Now, in 2015, you pounced. You went all-in, and started to position yourself as the business outsider who would drain the swamp, who would bring back the greatness of America when the culture was white, and the recovery from the war unleashed the cornucopia of growth as far as the eye could see. You and you alone would redress the issues of the forgotten men and women of flyover country. You and you alone sensed the palpable disgust of this group as they saw their prosperity stolen from them, by hordes of illegals who stole their jobs, or subsisted on welfare taken from their paychecks. The disgust from the people who realized that it was the global economy and global elites that had taken their factory jobs, and moved them over to Mexico, or China, or somewhere else and stolen their chance to make a decent living. What was left were the dregs of the economy, and dregs are difficult to swallow if that’s all you have to eat.
Like so many before you, you realized you had a talent for whipping crowds up into a frenzy. All it took was a few easily repeated single syllable words, that you could start and then let the crowd chant it ad infinitum, building the momentum for these barely defined ideas. “Build the wall!” “Lock her up!” It did not matter that there was no definition behind these catch phrases, they had captured a life of their own. And then, it was time to take down the challengers. These sissies who had grown up in the rarified world of politics, where it was expected that people would behave rationally and with at least a semblance of politeness, they were naive waifs when confronted by a real man, one who had been tested in the world of New York real estate. All it took was pairing up a candidate’s name with a derogatory adjective, and the image formed then took hold in the public’s mind. One by one, you knocked them out of the ring, until only you remained.
You never believed you would get this far. You had gotten into this chase as a vanity project, and to help your own brand, but now that you had the nomination, you had to at least pretend that you were serious. But that did not mean that you really wanted to dwell in the mundane minutia of building a transition team. No, let Chris Christie do that. You can always pull the rug out from under him later. All you needed was your family, and those advisors you’ve had for a while. But it was always you who was the most important one. It was your knowledge, it was your wisdom, it was your negotiating skills that would save the day.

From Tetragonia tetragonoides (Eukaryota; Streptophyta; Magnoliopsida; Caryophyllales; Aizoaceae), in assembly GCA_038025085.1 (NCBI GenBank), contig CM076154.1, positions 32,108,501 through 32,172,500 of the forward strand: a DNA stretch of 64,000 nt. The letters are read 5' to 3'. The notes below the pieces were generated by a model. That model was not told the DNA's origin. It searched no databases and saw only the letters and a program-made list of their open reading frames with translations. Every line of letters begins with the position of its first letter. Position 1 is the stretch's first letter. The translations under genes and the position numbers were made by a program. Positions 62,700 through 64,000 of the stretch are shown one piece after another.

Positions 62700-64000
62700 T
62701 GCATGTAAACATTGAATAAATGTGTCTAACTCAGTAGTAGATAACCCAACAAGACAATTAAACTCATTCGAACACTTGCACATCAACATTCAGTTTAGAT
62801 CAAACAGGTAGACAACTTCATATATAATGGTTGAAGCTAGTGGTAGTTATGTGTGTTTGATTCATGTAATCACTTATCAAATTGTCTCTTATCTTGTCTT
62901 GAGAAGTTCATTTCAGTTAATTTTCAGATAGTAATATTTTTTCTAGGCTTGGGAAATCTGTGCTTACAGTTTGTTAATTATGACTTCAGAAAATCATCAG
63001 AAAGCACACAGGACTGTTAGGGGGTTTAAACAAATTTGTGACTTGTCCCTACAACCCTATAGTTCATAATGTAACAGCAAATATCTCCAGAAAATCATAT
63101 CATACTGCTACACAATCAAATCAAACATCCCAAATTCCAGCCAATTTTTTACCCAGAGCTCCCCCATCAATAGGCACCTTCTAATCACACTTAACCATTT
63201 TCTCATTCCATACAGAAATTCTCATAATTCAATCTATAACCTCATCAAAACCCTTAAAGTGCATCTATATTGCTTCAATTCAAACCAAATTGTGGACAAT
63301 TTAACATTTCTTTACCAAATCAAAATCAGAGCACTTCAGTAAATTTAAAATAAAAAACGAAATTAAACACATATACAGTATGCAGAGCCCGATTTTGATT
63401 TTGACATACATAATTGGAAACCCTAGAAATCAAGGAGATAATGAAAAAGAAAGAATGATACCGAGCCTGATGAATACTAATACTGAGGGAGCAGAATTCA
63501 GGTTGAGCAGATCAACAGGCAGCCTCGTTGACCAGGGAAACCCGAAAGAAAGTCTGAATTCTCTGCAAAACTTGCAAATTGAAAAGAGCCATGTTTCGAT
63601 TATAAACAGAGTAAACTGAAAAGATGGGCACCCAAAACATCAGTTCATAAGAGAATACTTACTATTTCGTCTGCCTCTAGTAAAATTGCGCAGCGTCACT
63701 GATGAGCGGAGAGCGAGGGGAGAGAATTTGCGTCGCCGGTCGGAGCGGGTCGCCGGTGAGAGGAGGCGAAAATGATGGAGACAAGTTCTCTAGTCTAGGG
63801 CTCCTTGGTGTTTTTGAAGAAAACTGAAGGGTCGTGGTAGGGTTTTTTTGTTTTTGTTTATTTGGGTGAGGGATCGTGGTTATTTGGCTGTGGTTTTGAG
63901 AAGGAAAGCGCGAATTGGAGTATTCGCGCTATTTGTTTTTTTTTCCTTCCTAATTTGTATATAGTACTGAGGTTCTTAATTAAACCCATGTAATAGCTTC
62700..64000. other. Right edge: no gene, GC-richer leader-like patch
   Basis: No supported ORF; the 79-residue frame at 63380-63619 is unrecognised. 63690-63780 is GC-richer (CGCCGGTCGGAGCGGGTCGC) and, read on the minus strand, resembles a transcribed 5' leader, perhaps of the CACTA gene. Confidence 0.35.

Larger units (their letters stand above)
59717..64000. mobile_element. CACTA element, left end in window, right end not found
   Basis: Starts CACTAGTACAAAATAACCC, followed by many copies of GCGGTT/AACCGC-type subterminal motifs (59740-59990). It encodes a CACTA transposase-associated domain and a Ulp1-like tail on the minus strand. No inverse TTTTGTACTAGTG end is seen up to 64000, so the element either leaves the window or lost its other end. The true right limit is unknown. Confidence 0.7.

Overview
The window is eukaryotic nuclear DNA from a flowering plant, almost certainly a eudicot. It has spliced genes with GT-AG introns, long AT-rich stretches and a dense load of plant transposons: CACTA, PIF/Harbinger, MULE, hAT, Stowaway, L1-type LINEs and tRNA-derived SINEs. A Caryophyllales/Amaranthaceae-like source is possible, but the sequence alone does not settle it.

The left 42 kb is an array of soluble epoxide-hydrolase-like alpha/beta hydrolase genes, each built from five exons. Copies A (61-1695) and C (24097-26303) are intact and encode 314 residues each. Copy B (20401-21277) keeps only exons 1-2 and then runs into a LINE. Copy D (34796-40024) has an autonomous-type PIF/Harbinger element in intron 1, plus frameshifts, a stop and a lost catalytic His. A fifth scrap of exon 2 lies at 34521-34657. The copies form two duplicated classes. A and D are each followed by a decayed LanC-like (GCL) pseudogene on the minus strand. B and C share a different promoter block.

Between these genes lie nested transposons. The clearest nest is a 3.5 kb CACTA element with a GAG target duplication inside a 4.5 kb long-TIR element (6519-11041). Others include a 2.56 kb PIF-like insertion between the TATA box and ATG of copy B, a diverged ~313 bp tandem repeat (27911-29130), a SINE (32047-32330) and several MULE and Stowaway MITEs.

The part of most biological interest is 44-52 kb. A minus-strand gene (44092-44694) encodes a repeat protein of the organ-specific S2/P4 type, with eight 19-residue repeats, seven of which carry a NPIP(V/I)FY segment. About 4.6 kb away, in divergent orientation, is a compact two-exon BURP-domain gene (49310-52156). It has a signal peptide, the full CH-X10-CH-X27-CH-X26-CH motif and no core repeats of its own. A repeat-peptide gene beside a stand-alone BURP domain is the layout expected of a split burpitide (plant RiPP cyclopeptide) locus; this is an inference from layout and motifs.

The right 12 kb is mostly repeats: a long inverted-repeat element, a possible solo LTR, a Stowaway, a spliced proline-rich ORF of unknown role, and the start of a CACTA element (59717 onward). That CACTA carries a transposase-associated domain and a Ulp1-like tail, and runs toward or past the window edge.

So, it came to election day, and all of the things you had given tacit approval to – the links with the Russians to mine for emails, the coordination of campaign data with the social media teams in St. Petersburg, all of these things had kicked in and to your surprise, pushed you over the top. You found yourself a winner of the greatest prize in electoral politics.
Well, maybe you were right. You don’t need all of those swamp creatures in all of these government offices. So you plan to leave many positions empty, just don’t even nominate someone for them. For the courts? Outsource your selection to the Federalist Society. That way your supporters who may not like you, but have hungered for reversing the liberal bench legislation, and will sell their souls for Supreme Court seats. They will stay happy and overlook your other faults.
Except you have no faults. You know that you have been the most successful President EVAH! Even though you’ve only been in office for two years, you are already determining how to fit your visage onto Rushmore.
Ah, but those critics. Why do they keep yammering at me? Why do they insist that I’ve done something wrong? I’ve never done anything wrong, ever. I’ve always been honest, and humble, and trustworthy. If you think I’ve been inconsistent, you just didn’t know what I meant. Mexico was never intended to write a check for that wall. That wall was never supposed to be 30 feet tall, and beautiful concrete. No one ever asked the Russians to do anything to help our campaign. We shouldn’t ever apply sanctions to the Russians, they have done so much for me and my businesses over the years. They buy my apartments. Of course I like them.
Now it’s that harridan, Nancy. She and that new uppity woman from Queens. Nobody good ever came from Queens. They are after me. I even gave them candy, which they took but wouldn’t give me my wall. Well anyone can see now, they’re taking Dodge Caravans, driving them right over the border and turning left. Only I can fix it.
We are nearing the point in the movie when Captain Queeg in the Caine Mutiny is on the stand in the court martial, where Captain Queeg breaks down discussing the theft of the strawberries, and pulls out his stainless steel ball bearings, running them back and forth in his hand for comfort. When will the breakdown come when Donald pulls out his stainless steel balls and mumbles about the theft of the country, and only he can fix it? Some of us are ready to see the end credits of this reality show. But by the end of the Caine Mutiny, you are left with some feelings of sorrow for Captain Queeg. Will we have similar feelings at the end of the current season of The Apprentice?